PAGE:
American Anthrax: Fear, Crime, and the Investigation of the Nation's Deadliest Bioterror Attack
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American Anthrax: Fear, Crime, and the Investigation of the Nation's Deadliest Bioterror Attack

3.26 of 5 stars 3.26  ·  rating details  ·  23 ratings  ·  6 reviews
From Jeanne Guillemin, one of the world's leading experts on anthrax and bioterrorism, the definitive account of the anthrax investigation

It was the most complex case in FBI history. In what became a seven-year investigation that began shortly after 9/11—with America reeling from the terror attacks of al Qaeda—virulent anthrax spores sent through the mail killed Bob Steven...more
ebook, 336 pages
Published September 13th 2011 by Times Books
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An an interesting book that explores the who-done-it and why it took so long to figure it out of the just after 9/11 anthrax attack. Unfortunately, I fear that our country will never really learn that our enemy is not The Other. People very much like ourselves can be criminals too. While the likely anthrax murderer never went to trial (he committed suicide shortly before he was to be arrested) the evidence against him seems convincing. The "like me" aspect of Bruce Ivins was kind of eerie. We bo...more
Lynn Hall
Interesting but rather dry... The early part of the book (describing the sequence of events as the 2011 anthrax letter attacks unfolded) is reasonably brisk and lively, but the book drags as it goes through the aftermath, culminating in the suicide of the primary suspect. Maybe it's my problem, but I wanted more characters and story, and less data and footnotes. Worth reading, especially for the analysis of the Bush administration's misguided determination to treat the anthrax letters as a forei...more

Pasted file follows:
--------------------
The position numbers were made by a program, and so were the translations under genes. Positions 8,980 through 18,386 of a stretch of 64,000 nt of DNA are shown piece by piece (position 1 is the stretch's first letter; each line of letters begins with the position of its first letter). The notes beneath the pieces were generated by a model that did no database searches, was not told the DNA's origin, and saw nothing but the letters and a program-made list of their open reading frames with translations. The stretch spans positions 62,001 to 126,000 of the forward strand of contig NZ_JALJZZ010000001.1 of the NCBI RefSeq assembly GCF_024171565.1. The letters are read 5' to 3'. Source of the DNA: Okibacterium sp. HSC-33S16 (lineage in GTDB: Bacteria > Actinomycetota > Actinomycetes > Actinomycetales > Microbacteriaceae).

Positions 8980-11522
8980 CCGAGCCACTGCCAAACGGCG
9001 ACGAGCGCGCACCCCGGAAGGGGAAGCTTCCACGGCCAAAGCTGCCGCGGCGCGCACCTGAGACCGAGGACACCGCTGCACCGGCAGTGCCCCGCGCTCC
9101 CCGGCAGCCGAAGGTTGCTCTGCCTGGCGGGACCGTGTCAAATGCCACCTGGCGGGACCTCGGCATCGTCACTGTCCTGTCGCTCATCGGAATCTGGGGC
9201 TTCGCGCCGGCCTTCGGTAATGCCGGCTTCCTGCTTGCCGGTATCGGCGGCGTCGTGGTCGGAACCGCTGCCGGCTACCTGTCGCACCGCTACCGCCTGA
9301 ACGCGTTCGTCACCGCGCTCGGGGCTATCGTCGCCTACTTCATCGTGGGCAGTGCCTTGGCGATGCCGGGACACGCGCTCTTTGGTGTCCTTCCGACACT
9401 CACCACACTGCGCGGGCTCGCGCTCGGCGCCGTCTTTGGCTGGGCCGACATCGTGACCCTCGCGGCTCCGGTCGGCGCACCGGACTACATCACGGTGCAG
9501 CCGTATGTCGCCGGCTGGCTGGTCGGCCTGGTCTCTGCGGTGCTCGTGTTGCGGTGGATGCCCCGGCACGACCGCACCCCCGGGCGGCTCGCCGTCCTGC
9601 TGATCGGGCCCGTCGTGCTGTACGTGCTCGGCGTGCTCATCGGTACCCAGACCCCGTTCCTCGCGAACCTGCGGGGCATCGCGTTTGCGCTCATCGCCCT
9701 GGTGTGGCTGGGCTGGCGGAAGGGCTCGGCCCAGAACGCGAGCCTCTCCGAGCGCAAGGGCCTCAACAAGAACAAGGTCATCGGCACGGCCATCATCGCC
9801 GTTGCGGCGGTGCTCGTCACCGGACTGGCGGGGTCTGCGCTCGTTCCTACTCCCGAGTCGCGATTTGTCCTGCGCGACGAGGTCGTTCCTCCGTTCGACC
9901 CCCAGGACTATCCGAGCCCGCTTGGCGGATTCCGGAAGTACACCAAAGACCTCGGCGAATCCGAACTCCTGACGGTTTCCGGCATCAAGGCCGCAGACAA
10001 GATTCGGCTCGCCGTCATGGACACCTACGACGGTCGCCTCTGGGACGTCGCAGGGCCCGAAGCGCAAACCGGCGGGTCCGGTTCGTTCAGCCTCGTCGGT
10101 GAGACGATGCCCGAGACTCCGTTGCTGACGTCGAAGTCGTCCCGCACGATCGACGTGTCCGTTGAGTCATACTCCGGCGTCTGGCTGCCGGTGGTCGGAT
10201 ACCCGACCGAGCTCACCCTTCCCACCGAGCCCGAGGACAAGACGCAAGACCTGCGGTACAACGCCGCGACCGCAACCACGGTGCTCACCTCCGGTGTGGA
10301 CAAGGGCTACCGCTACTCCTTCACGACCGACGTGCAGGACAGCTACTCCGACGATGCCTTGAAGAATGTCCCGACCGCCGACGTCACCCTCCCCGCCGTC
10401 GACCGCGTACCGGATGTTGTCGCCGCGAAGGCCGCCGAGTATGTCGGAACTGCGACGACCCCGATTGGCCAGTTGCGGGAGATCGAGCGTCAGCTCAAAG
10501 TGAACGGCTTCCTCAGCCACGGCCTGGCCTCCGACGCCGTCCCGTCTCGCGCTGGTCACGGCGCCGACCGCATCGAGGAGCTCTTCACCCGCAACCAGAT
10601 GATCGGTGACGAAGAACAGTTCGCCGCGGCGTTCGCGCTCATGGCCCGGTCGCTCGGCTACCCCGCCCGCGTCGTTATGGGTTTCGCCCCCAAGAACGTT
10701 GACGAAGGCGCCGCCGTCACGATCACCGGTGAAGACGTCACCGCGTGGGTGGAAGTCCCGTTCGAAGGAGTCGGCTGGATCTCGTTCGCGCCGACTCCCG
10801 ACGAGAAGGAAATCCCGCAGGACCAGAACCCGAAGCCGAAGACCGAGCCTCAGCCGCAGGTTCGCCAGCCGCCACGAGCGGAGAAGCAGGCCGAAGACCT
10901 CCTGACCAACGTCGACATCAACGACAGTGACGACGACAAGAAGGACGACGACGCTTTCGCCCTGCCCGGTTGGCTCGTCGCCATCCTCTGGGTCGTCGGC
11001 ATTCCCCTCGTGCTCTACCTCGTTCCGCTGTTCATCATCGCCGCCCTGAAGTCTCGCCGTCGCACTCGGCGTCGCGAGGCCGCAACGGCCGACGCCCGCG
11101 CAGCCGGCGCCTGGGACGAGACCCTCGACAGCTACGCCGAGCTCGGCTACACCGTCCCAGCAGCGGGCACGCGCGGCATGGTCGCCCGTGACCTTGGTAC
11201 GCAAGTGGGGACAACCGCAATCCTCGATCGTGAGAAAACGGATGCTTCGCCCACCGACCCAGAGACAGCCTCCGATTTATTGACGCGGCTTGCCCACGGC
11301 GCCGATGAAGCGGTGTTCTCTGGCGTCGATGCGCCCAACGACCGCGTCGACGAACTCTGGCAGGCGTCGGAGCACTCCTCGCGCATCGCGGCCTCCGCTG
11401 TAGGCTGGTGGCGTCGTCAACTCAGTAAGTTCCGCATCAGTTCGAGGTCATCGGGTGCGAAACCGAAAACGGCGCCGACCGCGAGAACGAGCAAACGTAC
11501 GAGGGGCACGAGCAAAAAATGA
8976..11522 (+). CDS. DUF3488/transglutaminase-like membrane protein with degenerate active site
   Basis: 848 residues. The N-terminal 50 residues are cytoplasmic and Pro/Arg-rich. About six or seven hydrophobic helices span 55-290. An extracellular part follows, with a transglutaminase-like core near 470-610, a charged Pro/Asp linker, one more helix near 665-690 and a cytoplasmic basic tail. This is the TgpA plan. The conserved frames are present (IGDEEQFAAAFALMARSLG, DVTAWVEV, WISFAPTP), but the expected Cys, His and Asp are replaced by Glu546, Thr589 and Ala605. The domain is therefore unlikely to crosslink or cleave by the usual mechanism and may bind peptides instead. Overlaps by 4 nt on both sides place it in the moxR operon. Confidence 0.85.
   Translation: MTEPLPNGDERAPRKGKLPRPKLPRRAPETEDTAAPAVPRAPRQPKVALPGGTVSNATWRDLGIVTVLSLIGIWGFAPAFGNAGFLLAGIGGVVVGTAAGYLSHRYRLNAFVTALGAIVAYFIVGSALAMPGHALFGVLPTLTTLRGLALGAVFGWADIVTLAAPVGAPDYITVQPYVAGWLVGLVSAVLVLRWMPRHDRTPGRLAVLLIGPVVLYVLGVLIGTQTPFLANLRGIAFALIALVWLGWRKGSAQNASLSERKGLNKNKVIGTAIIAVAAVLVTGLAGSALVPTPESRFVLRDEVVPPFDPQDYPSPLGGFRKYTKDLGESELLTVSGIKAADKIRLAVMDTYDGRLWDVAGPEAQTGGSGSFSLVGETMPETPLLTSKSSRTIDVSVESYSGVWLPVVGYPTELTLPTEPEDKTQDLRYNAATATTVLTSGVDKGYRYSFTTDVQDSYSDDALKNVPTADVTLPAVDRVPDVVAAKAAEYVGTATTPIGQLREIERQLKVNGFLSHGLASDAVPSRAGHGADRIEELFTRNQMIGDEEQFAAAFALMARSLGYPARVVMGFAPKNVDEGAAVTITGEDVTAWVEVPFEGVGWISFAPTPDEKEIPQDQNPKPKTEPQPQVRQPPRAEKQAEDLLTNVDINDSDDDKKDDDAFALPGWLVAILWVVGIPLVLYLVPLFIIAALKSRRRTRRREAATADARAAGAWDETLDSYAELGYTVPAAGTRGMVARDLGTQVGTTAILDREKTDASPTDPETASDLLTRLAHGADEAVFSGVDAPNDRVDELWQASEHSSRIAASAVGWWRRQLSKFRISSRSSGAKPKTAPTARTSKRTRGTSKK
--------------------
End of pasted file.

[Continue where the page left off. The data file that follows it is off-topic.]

Interesting at first but I lost interest...goes on the did not finish shelf..
Benjamin Spurlock
Jeanne Guillemin does a great job in bringing to life not only the investigation of the deadliest bioterrorism attack in United States history, but in emphasizing the factors that more traditional narratives might have missed. From the trials and disappointments of Brentwood Exposed, to the personal dramas of the major players, Jeanne has an even-handed and insightful report of this tragic narrative.
I found the first 100 pages of the book that described the initial attacks and immediate aftermath gripping, but, in what is probably a sad parallel to what happened after the attacks, I think the end of the book got bogged down trying to encapsulate all the different aspects of the story into something cohesive and readable, and I lost interest.
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